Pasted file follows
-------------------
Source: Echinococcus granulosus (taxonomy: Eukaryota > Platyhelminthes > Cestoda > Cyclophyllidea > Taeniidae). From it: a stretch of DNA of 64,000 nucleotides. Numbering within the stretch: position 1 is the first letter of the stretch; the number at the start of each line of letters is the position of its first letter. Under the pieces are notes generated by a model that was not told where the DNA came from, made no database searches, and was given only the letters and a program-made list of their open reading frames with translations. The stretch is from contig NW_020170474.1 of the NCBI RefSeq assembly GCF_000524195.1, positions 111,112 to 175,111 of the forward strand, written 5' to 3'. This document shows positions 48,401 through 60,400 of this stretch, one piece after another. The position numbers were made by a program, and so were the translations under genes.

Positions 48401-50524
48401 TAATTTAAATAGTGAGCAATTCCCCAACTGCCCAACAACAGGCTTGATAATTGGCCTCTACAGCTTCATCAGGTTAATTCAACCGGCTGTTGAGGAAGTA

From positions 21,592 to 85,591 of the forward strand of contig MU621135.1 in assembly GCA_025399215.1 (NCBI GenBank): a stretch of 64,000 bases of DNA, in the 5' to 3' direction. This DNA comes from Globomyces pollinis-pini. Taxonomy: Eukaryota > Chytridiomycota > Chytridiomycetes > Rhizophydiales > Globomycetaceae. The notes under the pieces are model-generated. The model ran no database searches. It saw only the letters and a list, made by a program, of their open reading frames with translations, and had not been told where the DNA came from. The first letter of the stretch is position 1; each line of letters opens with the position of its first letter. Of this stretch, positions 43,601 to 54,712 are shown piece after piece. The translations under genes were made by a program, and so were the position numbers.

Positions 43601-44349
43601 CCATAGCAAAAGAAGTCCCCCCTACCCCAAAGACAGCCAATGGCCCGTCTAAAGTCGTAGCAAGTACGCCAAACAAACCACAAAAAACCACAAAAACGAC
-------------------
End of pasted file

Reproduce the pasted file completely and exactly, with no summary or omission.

Source: Echinococcus granulosus (taxonomy: Eukaryota > Platyhelminthes > Cestoda > Cyclophyllidea > Taeniidae). From it: a stretch of DNA of 64,000 nucleotides. Numbering within the stretch: position 1 is the first letter of the stretch; the number at the start of each line of letters is the position of its first letter. Under the pieces are notes generated by a model that was not told where the DNA came from, made no database searches, and was given only the letters and a program-made list of their open reading frames with translations. The stretch is from contig NW_020170474.1 of the NCBI RefSeq assembly GCF_000524195.1, positions 111,112 to 175,111 of the forward strand, written 5' to 3'. This document shows positions 48,401 through 60,400 of this stretch, one piece after another. The position numbers were made by a program, and so were the translations under genes.

Positions 48401-50524
48401 TAATTTAAATAGTGAGCAATTCCCCAACTGCCCAACAACAGGCTTGATAATTGGCCTCTACAGCTTCATCAGGTTAATTCAACCGGCTGTTGAGGAAGTA

From positions 21,592 to 85,591 of the forward strand of contig MU621135.1 in assembly GCA_025399215.1 (NCBI GenBank): a stretch of 64,000 bases of DNA, in the 5' to 3' direction. This DNA comes from Globomyces pollinis-pini. Taxonomy: Eukaryota > Chytridiomycota > Chytridiomycetes > Rhizophydiales > Globomycetaceae. The notes under the pieces are model-generated. The model ran no database searches. It saw only the letters and a list, made by a program, of their open reading frames with translations, and had not been told where the DNA came from. The first letter of the stretch is position 1; each line of letters opens with the position of its first letter. Of this stretch, positions 43,601 to 54,712 are shown piece after piece. The translations under genes were made by a program, and so were the position numbers.

Positions 43601-44349
43601 CCATAGCAAAAGAAGTCCCCCCTACCCCAAAGACAGCCAATGGCCCGTCTAAAGTCGTAGCAAGTACGCCAAACAAACCACAAAAAACCACAAAAACGAC